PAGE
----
In a valid tip-pooling arrangement, employees cannot be required to contribute more of their tips than is reasonable or customary. According to the Texas Workforce Commission, the DOL will not question tip-pooling contributions that do not exceed 15% of the employee’s tips.

Make sure you check for tip-pooling laws in your state and locality because some states and localities ban tip-pooling entirely. Although some states and localities allow tip-pooling, they may have additional regulations that are stricter than federal law.

Are tipped employees eligible for overtime?

Tipped employees who are covered by the FLSA are nonexempt, which makes them eligible for overtime if they work more than 40 hours in a workweek.

The standard FLSA overtime calculation rate is 1.5 times the employee’s regular rate of pay. However, figuring overtime for tipped employees is a bit more in depth. To arrive at overtime pay for a tipped employee, you must first multiply the full minimum wage by 1.5. Then, minus the tip credit. The result is the hourly overtime rate, which is used to calculate the total overtime wages.

Example of FLSA overtime calculation for tipped employees

  • Multiply the federal minimum wage by 1.5 to arrive at the general overtime rate ($7.25 x 1.5 = $10.88 per hour)
  • Subtract the tip credit from the general overtime rate to arrive at the tipped overtime rate ($10.88 – $5.12 = $5.76 per hour)
  • Multiply the tipped overtime rate by the overtime hours for the week to arrive at the total overtime wages ($5.76 x number of overtime hours)

The DOL’s FLSA Overtime Calculator Advisor provides concrete examples of overtime calculations for tipped employees under federal law.

Things can get complicated if your state has overtime or double-time laws that conflict with federal law. Another tricky scenario is when a tipped employee works different nonexempt roles that result in the need to calculate weighted average overtime — such as a tipped employee who works as a bartender and a waiter for the same restaurant. For situations like these, obtain clarification from a payroll expert or legal counsel if needed.

What are the payroll tax rules for tipped employees?

The Internal Revenue Service (IRS) has specific requirements for tipped employees and the employers that hire them.

Employee requirements

  • Employees who earn $20 or more per month in cash tips must report their total tips to you by the 10th of the month following the month in which they received the tips.
  • Maintain a daily record of all tips received. Employees can use IRS Form 4070A to record this information.
  • Employees do not have to report tips of less than $20 per month to you, but they must report all tips received to the IRS when filing their federal tax return.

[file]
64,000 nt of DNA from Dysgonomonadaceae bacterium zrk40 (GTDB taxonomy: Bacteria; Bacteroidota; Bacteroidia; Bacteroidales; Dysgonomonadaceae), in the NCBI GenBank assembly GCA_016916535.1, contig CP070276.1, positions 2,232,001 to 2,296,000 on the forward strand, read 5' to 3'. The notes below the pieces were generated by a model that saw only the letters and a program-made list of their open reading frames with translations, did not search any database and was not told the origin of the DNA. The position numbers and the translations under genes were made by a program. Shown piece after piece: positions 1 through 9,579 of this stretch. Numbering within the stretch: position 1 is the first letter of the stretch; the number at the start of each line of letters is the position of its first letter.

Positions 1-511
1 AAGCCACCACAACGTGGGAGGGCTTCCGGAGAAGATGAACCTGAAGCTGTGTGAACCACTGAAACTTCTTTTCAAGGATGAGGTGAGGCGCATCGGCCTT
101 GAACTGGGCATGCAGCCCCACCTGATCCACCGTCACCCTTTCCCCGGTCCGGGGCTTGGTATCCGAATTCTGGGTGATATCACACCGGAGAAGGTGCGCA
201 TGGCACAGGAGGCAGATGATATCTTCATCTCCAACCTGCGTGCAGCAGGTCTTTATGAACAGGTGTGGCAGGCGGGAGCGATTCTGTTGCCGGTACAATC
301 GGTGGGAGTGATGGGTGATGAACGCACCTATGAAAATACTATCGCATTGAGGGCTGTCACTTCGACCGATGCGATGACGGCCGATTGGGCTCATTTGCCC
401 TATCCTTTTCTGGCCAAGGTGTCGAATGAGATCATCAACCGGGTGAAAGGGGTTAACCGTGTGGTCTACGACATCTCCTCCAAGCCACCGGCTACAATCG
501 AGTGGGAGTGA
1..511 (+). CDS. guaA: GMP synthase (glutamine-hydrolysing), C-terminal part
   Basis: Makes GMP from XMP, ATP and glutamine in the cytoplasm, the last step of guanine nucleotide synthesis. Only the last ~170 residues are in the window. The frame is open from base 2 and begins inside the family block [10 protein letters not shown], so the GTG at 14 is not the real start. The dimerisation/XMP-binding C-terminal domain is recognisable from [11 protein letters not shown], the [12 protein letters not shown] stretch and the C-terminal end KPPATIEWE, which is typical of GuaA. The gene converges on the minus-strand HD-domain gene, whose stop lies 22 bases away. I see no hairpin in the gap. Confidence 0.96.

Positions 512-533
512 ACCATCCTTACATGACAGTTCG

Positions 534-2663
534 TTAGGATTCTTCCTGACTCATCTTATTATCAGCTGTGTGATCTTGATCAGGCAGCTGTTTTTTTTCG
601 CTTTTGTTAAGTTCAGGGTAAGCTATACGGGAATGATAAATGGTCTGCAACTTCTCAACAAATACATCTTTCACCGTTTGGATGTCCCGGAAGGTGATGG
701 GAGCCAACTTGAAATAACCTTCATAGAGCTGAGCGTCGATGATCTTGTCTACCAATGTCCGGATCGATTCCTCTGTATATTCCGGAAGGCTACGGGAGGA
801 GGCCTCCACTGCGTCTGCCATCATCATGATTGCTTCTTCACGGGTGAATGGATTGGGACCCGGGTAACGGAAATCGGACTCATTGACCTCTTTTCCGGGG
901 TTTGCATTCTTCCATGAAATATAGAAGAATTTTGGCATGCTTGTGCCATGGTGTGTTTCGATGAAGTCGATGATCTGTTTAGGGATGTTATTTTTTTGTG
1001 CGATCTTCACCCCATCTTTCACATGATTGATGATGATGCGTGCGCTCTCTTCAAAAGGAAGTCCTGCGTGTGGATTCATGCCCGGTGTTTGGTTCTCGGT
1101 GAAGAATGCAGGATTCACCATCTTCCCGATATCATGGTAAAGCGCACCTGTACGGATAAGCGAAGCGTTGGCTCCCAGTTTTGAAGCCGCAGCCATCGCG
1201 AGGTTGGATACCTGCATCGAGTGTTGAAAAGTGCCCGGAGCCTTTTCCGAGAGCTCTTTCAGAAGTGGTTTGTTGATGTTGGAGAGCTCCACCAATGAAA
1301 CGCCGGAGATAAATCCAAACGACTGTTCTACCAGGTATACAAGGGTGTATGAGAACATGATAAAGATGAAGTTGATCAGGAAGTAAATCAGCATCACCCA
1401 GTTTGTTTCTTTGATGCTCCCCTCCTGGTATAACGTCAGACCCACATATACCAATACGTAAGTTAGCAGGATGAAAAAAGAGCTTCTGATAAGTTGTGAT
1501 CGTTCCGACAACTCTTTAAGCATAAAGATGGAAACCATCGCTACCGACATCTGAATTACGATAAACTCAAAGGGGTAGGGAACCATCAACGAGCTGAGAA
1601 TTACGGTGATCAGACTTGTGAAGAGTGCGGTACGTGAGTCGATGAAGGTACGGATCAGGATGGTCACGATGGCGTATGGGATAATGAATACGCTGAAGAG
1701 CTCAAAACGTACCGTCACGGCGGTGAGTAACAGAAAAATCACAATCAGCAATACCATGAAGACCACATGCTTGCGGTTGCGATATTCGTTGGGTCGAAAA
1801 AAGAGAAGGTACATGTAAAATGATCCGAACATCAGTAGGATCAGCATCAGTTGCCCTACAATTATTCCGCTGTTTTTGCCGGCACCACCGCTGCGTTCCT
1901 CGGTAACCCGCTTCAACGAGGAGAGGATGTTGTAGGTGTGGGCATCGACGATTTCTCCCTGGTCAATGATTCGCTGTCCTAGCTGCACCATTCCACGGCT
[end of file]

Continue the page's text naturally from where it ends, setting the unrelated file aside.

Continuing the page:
Employer requirements

  • Keep a record of tips reported to you by tipped employees.
  • Withhold federal income tax, Social Security tax, and Medicare tax from the employee’s wages and reported tips. Remit these withholdings to the IRS.
  • Follow IRS guidelines on what to do if a tipped employee doesn’t have enough wages to cover the taxes owed.
  • Pay your own (employer) share of Social Security and Medicare taxes, based on wages paid to tipped employees and tips reported to you.
  • Include reported tips on the tipped employee’s Form W-2.
  • File payroll tax reports, such as quarterly Form 941s and annual FUTA tax returns.

Most large food and beverage establishments must report gross receipts and tip earnings to the IRS via Form 8027, Employer’s Annual Information Return of Tip Income and Allocated Tips. For more information on allocated tips, read “Reported, Unreported, and Allocated Tips.”

Along with following IRS payroll tax rules, you must adhere to applicable state and local payroll tax laws for tipped employees. These laws are established by the state and local revenue agencies.

FICA tip credit

The IRS offers a Federal Insurance Contributions Act (FICA) tip credit to eligible food and beverage establishments. These establishments can claim a credit for their Social Security and Medicare taxes paid or incurred on employee tips. To claim the FICA tip credit, file Form 8846 with the IRS.

In industries where tipping is customary, accuracy is vital to tax compliance. Be sure to educate your tipped employees on the importance of informing you about all reportable tips. In addition, you may want to consider participating in the IRS’ Tip Reporting Alternative Commitment (TRAC) program. TRAC is a voluntary program that promotes tip reporting compliance, such as through employee education. It also helps protect participating employers from certain IRS audits and penalties.